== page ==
Don't forget to RIDE YOUR HORSE! As set up for your back shot your weight and rein hand tend to tell your pony to turn over the ball. Trained ponies know that is not right! Don't believe me? Check out Aida as I ask her to turn the wrong direction! Her face and behavior tells it all!
It's always good to listen to your horse, a great pony will always make you look good. But bad riding can ruin even the best horse. Master your basics and ride your horse well and the rest will follow.
We know you have it, we watch your stroke. And no it's not normal, you're doing something wrong!
SNAP! You need to develop the wrist snap! Not that kind of snap^^^ but the snap of your wrist that comes with allowing the momentum of the stroke flow through your arm. That little snap is the key to curing your wrist pain and unlocking your power.
A Poem By a Frustrated Polo Player
There's no earthly way of knowing
Which direction we are going
There's no knowing where the stroke is stopping
Or which way the a ball's a going
Is it shanking? Is it stalling?
Is a hurricane a-blowing?
Not a speck of white is showing
So the opponents must be nearing
Because my balls keep disappearing
Yes, our foes they must be gleaming
Oh which direction am I aiming?
'Cause the balls they keep on shanking
And they're certainly not showing
Any signs I will be scoring
Ever wonder how the pros manage to do what they do so well?
Practice. Practice. Perfect Practice. They perfected it at the walk, the trot, the canter and then a gallop. They worked hard every chance to make sure they could carry the ball in circles around... you!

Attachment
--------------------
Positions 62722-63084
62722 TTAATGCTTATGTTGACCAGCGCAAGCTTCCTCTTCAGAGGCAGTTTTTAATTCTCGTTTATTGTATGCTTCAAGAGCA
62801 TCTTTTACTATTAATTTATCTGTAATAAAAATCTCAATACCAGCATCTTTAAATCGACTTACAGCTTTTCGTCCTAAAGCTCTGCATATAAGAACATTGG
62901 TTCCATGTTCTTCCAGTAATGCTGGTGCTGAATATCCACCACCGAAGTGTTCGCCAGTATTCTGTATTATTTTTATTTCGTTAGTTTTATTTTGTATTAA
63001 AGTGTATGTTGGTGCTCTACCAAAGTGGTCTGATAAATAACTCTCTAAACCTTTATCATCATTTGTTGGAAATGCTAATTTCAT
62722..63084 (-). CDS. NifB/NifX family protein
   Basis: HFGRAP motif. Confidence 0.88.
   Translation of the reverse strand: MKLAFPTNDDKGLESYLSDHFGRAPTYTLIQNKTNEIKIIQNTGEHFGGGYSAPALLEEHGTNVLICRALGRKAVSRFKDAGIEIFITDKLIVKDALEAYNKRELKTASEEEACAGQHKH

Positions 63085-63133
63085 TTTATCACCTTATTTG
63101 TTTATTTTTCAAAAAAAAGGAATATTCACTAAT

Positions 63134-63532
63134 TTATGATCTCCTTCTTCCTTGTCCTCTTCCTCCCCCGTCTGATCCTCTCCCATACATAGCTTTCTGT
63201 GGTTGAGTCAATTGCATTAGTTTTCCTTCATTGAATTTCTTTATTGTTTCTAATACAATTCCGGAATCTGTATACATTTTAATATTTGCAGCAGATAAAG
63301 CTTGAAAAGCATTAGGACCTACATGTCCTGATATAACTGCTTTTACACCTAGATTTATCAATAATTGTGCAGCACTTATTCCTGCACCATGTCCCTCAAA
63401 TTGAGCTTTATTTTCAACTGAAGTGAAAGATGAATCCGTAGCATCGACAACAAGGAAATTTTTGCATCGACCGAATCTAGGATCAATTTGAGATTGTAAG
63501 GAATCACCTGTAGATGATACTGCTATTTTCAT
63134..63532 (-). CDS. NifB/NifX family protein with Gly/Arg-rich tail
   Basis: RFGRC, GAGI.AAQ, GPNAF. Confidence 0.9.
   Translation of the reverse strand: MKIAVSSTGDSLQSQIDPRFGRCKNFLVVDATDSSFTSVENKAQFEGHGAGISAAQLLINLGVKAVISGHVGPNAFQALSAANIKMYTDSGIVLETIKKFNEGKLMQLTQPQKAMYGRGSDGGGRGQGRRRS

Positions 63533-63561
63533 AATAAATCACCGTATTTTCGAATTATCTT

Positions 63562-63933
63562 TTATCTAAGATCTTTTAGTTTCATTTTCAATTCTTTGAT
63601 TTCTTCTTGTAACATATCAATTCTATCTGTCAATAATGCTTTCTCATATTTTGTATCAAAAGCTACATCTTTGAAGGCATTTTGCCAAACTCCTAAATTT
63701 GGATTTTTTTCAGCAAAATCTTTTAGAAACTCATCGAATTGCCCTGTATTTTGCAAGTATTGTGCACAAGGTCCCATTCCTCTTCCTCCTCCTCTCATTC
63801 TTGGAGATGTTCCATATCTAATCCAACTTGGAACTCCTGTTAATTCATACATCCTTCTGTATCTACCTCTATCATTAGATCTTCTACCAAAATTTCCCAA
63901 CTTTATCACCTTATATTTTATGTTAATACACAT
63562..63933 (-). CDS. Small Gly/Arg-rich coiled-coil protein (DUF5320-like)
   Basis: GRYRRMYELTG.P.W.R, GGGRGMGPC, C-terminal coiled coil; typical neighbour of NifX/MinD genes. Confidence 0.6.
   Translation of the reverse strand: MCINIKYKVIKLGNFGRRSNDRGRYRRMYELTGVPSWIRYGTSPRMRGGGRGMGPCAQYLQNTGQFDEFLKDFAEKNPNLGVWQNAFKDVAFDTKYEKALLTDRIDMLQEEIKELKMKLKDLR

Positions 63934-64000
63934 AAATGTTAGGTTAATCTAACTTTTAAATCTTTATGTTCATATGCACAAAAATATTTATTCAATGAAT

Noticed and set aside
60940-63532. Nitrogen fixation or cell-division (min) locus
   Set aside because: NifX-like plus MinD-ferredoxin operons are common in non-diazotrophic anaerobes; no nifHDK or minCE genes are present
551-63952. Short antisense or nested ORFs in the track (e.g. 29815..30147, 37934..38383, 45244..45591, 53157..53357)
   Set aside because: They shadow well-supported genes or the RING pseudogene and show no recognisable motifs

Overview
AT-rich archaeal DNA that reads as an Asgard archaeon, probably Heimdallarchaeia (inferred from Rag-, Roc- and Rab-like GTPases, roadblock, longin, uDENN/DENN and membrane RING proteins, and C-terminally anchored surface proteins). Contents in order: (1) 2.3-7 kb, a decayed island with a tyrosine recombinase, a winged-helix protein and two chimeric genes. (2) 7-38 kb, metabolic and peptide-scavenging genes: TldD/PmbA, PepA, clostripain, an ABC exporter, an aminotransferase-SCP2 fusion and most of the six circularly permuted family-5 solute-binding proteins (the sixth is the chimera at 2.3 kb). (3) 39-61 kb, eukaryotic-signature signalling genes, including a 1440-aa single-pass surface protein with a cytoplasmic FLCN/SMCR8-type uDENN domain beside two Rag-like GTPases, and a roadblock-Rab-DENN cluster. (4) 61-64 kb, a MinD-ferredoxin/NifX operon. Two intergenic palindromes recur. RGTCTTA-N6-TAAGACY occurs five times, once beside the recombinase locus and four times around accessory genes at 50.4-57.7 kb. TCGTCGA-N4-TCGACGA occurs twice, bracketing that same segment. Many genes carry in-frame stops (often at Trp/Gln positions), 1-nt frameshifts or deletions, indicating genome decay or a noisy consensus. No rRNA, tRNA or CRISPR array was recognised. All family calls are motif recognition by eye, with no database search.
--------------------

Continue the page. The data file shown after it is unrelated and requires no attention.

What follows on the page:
So take this tip out to the stick and ball field or your arena and develop your perfect tap shot!
If games were played with easy offside fore shots we'd all be rates 10 goals but sometimes you need to pull out those tricky shots to put the ball between the uprights.
Sometimes you have to put yourself out there... I mean REALLY out there to achieve your goals.
Anyone ever feel like mastering polo is mastering the keys to being successful in life off the field. Don't forget to put yourself out there to get what you want!
Once you think you've finally got the hang of things it's time to change things up...
While players often hit the back shot at the same point as the foreshot, in line with the horse's shoulder, the proper point is far later. If you've ever found your backshot hitting the ground or even burrying the ball into the turf, this tip is for you!
The key? Start your stroke as the ball passes the point of the horse's shoulder and make contact with the ball at the bottom of your stroke's swing into to maximize your power and accuracy and will be easier on your arm!
Are you one of those people who finds themselves doing so many things you’re constantly running behind? Does that follow you on to the polo field?
Are you the type of person who always waits for the time to be right and sometimes finds yourself behind the eight ball?
Do you find your wrist or arm hurts a lot after you play polo?